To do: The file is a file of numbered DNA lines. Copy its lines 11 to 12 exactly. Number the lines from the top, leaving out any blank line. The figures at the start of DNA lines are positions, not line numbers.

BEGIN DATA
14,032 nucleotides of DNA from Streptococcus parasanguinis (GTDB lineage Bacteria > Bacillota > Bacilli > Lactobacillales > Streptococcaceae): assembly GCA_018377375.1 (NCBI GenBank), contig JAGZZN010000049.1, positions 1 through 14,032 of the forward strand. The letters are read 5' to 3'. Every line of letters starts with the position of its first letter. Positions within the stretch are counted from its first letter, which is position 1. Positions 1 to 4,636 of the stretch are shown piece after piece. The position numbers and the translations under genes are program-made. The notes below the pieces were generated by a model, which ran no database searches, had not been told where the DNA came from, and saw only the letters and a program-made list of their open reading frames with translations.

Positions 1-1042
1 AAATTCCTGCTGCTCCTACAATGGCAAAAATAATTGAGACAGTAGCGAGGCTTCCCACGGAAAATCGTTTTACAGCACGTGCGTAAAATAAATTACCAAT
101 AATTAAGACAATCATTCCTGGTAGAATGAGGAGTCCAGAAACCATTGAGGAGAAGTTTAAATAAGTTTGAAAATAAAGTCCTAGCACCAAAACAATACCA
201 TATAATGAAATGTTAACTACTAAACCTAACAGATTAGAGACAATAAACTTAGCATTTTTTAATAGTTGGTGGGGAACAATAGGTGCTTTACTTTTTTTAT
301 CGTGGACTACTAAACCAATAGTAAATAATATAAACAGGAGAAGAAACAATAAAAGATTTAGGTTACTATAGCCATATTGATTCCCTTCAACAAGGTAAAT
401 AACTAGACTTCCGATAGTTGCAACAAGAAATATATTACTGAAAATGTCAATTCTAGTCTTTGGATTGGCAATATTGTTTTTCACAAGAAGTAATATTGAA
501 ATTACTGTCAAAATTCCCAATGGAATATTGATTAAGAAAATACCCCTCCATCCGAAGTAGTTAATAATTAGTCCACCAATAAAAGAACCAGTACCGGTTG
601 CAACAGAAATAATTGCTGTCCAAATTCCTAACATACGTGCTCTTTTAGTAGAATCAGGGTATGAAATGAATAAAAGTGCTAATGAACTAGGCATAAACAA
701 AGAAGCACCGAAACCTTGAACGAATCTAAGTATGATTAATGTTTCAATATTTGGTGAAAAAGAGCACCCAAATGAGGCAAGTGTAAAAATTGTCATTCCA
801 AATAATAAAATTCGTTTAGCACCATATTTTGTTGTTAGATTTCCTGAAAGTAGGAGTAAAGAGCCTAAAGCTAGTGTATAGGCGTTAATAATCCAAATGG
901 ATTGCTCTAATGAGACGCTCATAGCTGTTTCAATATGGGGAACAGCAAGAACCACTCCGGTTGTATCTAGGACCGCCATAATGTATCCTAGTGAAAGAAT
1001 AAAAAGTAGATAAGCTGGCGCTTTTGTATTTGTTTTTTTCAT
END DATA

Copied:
801 AATAATAAAATTCGTTTAGCACCATATTTTGTTGTTAGATTTCCTGAAAGTAGGAGTAAAGAGCCTAAAGCTAGTGTATAGGCGTTAATAATCCAAATGG
901 ATTGCTCTAATGAGACGCTCATAGCTGTTTCAATATGGGGAACAGCAAGAACCACTCCGGTTGTATCTAGGACCGCCATAATGTATCCTAGTGAAAGAAT